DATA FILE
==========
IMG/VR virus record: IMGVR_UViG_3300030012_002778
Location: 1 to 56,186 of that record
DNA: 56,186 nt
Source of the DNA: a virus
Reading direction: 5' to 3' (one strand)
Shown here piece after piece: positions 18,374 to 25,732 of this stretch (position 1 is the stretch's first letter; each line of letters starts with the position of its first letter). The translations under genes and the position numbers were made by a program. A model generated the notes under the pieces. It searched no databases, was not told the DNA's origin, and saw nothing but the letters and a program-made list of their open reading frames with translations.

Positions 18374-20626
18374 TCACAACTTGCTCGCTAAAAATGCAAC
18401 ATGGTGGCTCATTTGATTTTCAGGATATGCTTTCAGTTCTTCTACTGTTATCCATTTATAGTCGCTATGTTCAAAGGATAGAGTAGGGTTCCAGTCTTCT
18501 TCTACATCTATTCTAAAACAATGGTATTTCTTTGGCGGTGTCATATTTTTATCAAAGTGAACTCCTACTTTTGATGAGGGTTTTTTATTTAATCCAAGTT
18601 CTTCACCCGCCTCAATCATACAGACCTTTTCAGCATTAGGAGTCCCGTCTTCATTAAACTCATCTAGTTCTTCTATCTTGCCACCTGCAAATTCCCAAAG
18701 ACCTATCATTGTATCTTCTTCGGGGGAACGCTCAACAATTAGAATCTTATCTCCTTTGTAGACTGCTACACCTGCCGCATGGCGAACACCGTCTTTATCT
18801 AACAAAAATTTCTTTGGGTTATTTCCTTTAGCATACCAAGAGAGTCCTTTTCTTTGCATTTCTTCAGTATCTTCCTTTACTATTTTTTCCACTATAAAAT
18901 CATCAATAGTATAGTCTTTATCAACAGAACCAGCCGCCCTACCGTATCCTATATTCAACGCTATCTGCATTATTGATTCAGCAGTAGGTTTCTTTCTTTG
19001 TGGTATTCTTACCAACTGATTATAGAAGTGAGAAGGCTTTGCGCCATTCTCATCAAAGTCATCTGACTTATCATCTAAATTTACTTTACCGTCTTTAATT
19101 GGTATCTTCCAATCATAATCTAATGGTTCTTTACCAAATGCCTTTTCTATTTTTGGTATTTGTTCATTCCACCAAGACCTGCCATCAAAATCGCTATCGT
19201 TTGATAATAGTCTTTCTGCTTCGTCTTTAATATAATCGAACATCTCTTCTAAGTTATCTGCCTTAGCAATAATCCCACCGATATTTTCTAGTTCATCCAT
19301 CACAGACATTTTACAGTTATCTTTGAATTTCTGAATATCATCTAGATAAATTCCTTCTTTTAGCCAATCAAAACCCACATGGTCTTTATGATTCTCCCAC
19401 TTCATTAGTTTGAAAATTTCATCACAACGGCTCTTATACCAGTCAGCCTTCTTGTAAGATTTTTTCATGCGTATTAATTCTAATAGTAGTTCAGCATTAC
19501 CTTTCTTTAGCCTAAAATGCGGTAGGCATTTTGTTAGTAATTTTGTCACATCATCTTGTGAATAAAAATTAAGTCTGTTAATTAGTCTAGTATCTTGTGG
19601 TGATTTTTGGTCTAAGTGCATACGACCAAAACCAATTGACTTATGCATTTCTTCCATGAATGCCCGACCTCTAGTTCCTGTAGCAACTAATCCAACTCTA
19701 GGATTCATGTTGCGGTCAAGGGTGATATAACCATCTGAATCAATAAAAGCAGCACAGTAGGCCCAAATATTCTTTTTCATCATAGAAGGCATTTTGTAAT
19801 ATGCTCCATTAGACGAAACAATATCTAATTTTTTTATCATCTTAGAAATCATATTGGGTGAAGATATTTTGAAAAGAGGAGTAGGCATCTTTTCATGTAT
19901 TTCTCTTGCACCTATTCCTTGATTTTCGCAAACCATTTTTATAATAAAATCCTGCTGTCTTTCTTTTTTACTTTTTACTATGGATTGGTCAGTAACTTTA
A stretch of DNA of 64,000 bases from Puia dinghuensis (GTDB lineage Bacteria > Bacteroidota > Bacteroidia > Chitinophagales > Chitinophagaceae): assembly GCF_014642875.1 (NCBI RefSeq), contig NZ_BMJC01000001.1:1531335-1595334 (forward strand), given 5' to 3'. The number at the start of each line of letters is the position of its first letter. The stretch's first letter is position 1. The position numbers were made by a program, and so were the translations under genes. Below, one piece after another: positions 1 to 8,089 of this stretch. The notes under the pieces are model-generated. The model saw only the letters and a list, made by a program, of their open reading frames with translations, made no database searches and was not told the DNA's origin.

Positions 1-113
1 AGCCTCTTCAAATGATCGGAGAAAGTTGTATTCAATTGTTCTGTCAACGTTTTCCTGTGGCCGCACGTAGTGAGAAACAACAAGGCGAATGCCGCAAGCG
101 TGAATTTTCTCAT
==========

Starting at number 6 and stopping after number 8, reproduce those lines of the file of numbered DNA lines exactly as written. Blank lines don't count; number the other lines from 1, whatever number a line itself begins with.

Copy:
Shown here piece after piece: positions 18,374 to 25,732 of this stretch (position 1 is the stretch's first letter; each line of letters starts with the position of its first letter). The translations under genes and the position numbers were made by a program. A model generated the notes under the pieces. It searched no databases, was not told the DNA's origin, and saw nothing but the letters and a program-made list of their open reading frames with translations.

Positions 18374-20626
18374 TCACAACTTGCTCGCTAAAAATGCAAC